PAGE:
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Thomas Wentworth Higginson, Massachusetts in the Army and Navy during the war of 1861-1865, vol. 1, Mass. officers and men who died. 461 449 Browse Search
William F. Fox, Lt. Col. U. S. V., Regimental Losses in the American Civil War, 1861-1865: A Treatise on the extent and nature of the mortuary losses in the Union regiments, with full and exhaustive statistics compiled from the official records on file in the state military bureaus and at Washington 457 125 Browse Search
Frederick H. Dyer, Compendium of the War of the Rebellion: Regimental Histories 432 88 Browse Search
Rebellion Record: a Diary of American Events: Documents and Narratives, Volume 10. (ed. Frank Moore) 425 15 Browse Search
Robert Underwood Johnson, Clarence Clough Buell, Battles and Leaders of the Civil War. Volume 3. 398 2 Browse Search
William Swinton, Campaigns of the Army of the Potomac 346 0 Browse Search
Brigadier-General Ellison Capers, Confederate Military History, a library of Confederate States Military History: Volume 5, South Carolina (ed. Clement Anselm Evans) 303 1 Browse Search
Maj. Jed. Hotchkiss, Confederate Military History, a library of Confederate States Military History: Volume 3, Virginia (ed. Clement Anselm Evans) 247 5 Browse Search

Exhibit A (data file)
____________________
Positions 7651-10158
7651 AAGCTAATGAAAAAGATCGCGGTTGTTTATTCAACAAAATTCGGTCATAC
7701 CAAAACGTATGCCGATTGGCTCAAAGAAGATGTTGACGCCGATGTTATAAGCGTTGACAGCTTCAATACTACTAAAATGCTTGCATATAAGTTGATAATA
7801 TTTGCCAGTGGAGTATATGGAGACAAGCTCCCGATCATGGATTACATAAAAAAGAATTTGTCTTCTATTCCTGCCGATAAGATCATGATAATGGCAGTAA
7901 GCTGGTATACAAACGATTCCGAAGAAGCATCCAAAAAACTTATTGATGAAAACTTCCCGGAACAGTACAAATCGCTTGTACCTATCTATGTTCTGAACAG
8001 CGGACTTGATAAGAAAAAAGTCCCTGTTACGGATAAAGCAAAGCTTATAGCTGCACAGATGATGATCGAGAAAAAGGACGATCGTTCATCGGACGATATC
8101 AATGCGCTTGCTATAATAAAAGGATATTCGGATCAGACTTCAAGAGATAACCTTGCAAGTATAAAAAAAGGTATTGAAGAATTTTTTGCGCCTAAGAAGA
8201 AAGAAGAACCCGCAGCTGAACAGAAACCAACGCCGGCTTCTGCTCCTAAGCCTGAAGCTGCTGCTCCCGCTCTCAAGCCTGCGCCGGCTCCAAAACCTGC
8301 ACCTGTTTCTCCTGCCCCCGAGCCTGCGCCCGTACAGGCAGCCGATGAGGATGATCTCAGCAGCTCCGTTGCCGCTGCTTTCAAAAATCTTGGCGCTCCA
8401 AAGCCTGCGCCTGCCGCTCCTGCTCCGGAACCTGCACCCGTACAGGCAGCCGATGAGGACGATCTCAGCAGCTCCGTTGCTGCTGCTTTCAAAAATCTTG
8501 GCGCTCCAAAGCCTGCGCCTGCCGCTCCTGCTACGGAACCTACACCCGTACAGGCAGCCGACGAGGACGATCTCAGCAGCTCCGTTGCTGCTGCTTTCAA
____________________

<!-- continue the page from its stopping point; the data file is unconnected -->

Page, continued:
Comte de Paris, History of the Civil War in America. Vol. 3. (ed. Henry Coppee , LL.D.) 210 0 Browse Search
Horace Greeley, The American Conflict: A History of the Great Rebellion in the United States of America, 1860-65: its Causes, Incidents, and Results: Intended to exhibit especially its moral and political phases with the drift and progress of American opinion respecting human slavery from 1776 to the close of the War for the Union. Volume II. 201 1 Browse Search
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Browsing named entities in General Horace Porter, Campaigning with Grant. You can also browse the collection for Fredericksburg, Va. (Virginia, United States) or search for Fredericksburg, Va. (Virginia, United States) in all documents.